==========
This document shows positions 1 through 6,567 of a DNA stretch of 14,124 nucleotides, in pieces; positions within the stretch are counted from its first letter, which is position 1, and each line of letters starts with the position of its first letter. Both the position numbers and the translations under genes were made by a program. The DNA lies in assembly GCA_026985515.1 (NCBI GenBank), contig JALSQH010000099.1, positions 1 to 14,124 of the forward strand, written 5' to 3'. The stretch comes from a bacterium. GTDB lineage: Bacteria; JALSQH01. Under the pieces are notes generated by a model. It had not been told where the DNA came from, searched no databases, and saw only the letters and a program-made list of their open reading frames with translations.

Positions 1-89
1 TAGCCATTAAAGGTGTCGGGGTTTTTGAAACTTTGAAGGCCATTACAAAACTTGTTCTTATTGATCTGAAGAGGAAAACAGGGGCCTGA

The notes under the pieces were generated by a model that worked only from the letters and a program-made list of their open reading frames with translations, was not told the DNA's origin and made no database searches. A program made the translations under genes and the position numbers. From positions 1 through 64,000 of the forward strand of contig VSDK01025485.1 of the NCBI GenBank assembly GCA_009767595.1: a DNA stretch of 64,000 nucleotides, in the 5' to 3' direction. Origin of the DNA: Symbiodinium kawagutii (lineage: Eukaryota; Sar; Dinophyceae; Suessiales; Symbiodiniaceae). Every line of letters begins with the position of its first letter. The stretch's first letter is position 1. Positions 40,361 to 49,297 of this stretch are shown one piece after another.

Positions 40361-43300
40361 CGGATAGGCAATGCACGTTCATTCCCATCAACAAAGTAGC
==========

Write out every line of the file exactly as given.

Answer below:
This document shows positions 1 through 6,567 of a DNA stretch of 14,124 nucleotides, in pieces; positions within the stretch are counted from its first letter, which is position 1, and each line of letters starts with the position of its first letter. Both the position numbers and the translations under genes were made by a program. The DNA lies in assembly GCA_026985515.1 (NCBI GenBank), contig JALSQH010000099.1, positions 1 to 14,124 of the forward strand, written 5' to 3'. The stretch comes from a bacterium. GTDB lineage: Bacteria; JALSQH01. Under the pieces are notes generated by a model. It had not been told where the DNA came from, searched no databases, and saw only the letters and a program-made list of their open reading frames with translations.

Positions 1-89
1 TAGCCATTAAAGGTGTCGGGGTTTTTGAAACTTTGAAGGCCATTACAAAACTTGTTCTTATTGATCTGAAGAGGAAAACAGGGGCCTGA

The notes under the pieces were generated by a model that worked only from the letters and a program-made list of their open reading frames with translations, was not told the DNA's origin and made no database searches. A program made the translations under genes and the position numbers. From positions 1 through 64,000 of the forward strand of contig VSDK01025485.1 of the NCBI GenBank assembly GCA_009767595.1: a DNA stretch of 64,000 nucleotides, in the 5' to 3' direction. Origin of the DNA: Symbiodinium kawagutii (lineage: Eukaryota; Sar; Dinophyceae; Suessiales; Symbiodiniaceae). Every line of letters begins with the position of its first letter. The stretch's first letter is position 1. Positions 40,361 to 49,297 of this stretch are shown one piece after another.

Positions 40361-43300
40361 CGGATAGGCAATGCACGTTCATTCCCATCAACAAAGTAGC